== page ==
It’s been done to death on here about the “democracy” of the EU. Unelected people with huge power.now wanting their own army.

normal rules

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Re: The cost of Brexit
« Reply #44 on September 17, 2021, 08:37:22 am by normal rules »
And I know what it’s like to be on my arse financially. I come from a humble background. Mums family from Stainy, dads from Moorends. Both mining families.

Axholme Lion

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Re: The cost of Brexit
« Reply #45 on September 17, 2021, 09:14:53 am by Axholme Lion »
The EU have already started the problems in Ukraine with their puppets.

normal rules

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Re: The cost of Brexit
« Reply #46 on September 17, 2021, 11:22:54 am by normal rules »
Without doubt, Ukraine will be top of the list of sith baroness Bon de shithouse conflict list when the EU go toe to toe with the Russians there.
And what’s the betting when it does kick off there, the EU will come crawling for our  help. Although I’m sure NATO would have to step in .
Can you see where this is going? The dip shits in Brussels will end up forcing NATOs hand and dragging us all into the mire of mires.
Afghan will look like a holiday by comparison.

Axholme Lion

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Re: The cost of Brexit
« Reply #47 on September 17, 2021, 01:18:08 pm by Axholme Lion »
We need to stop involving ourselves in other people's wars. If Ukraine want to have a pop at Russia let them do it by themselves. Trump was right about NATO, too many freeloaders. We don't owe the Baltic states anything.

selby

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Re: The cost of Brexit
« Reply #48 on September 17, 2021, 01:28:23 pm by selby »
  If you went on form like football teams you wouldn't back the EU, not many of them countries have won a match for a couple of hundred years.

Not Now Kato

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Re: The cost of Brexit
« Reply #49 on September 21, 2021, 04:26:57 pm by Not Now Kato »
I “feel” this will be the case. I’m no expert on global economics, like some profess to be on here.
A bit like marriage. You enter into a long term relationship with mortgages etc. Then it goes tits up. Divorce. Financial instability etc etc. It’s takes time to come out of the other side of this. A simplistic view I agree. And the EU divorce is an exponentially larger case of course. The principle is the same .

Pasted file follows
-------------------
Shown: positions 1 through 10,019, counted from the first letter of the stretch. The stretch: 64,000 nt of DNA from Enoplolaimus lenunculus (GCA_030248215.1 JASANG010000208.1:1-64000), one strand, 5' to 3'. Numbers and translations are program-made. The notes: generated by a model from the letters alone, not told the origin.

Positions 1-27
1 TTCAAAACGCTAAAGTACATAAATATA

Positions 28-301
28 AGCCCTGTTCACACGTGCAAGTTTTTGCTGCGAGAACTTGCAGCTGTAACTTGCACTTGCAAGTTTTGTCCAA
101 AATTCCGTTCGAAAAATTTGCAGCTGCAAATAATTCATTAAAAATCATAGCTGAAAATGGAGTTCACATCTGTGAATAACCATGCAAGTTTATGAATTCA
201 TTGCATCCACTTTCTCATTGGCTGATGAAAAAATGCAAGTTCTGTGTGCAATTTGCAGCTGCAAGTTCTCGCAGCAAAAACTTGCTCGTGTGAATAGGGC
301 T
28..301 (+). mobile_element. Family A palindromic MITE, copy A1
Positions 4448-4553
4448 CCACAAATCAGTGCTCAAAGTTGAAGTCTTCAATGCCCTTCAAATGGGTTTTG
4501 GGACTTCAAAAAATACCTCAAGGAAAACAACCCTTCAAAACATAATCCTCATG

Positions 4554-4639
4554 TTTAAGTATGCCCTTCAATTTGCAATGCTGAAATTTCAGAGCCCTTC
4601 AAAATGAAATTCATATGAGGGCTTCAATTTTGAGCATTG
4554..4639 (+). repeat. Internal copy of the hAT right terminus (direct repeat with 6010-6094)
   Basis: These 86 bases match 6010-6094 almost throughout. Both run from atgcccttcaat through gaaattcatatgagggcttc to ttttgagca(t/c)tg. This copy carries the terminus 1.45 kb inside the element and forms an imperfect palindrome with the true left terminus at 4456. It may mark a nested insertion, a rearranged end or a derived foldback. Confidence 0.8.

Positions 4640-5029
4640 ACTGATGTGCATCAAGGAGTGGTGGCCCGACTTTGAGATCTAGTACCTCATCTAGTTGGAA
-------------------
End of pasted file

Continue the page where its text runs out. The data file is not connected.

It’s been done to death on here about the “democracy” of the EU. Unelected people with huge power.now wanting their own army.

It's been done to death on here, with links to 'how' the EU operate, and showing that every position is in fact elected. But some people STILL believe the lies and distortions put out by the likes of the Mail and Express!
 
As to the EU wanting their own army, that's one person expressing her opinion, not the EU as a whole.  You are aware that, to have their own army, the EU would have to pass a change to it's constitution and that one simple veto would prevent that happening don't you?  Oh,  I forgot,  you won't get to read that in the Mail/Express.

wilts rover

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Re: The cost of Brexit
« Reply #50 on September 21, 2021, 05:57:26 pm by wilts rover »
I “feel” this will be the case. I’m no expert on global economics, like some profess to be on here.
A bit like marriage. You enter into a long term relationship with mortgages etc. Then it goes tits up. Divorce. Financial instability etc etc. It’s takes time to come out of the other side of this. A simplistic view I agree. And the EU divorce is an exponentially larger case of course. The principle is the same .
It’s been done to death on here about the “democracy” of the EU. Unelected people with huge power.now wanting their own army.

It's been done to death on here, with links to 'how' the EU operate, and showing that every position is in fact elected. But some people STILL believe the lies and distortions put out by the likes of the Mail and Express!
 
As to the EU wanting their own army, that's one person expressing her opinion, not the EU as a whole.  You are aware that, to have their own army, the EU would have to pass a change to it's constitution and that one simple veto would prevent that happening don't you?  Oh,  I forgot,  you won't get to read that in the Mail/Express.

Given that the UK and US have proven to the other EU countries they are prepared to go behind their backs in security matters - I would reckon the possibility of a European Army has increased drastically over the past few weeks.

drfchound

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Re: The cost of Brexit
« Reply #51 on September 21, 2021, 06:27:28 pm by drfchound »
Wilts, are you the person that NNK is suggesting is the “one persons opinion” on the EU starting its own army.   ;)

hstripes

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Re: The cost of Brexit
« Reply #52 on September 21, 2021, 07:31:36 pm by hstripes »
I’m noticing no different to my wallet or bank account content since brexit thank you.

That's kind of the point. In normal times, the economy grows and we all, on average, get richer. We had growth throttled off by Austerity a decade ago, and just as it was feebly beginning to rise again, we voted for Brexit and economic growth collapsed again. So, allowing for inflation, we are barely any richer as a country than we were 11 years ago.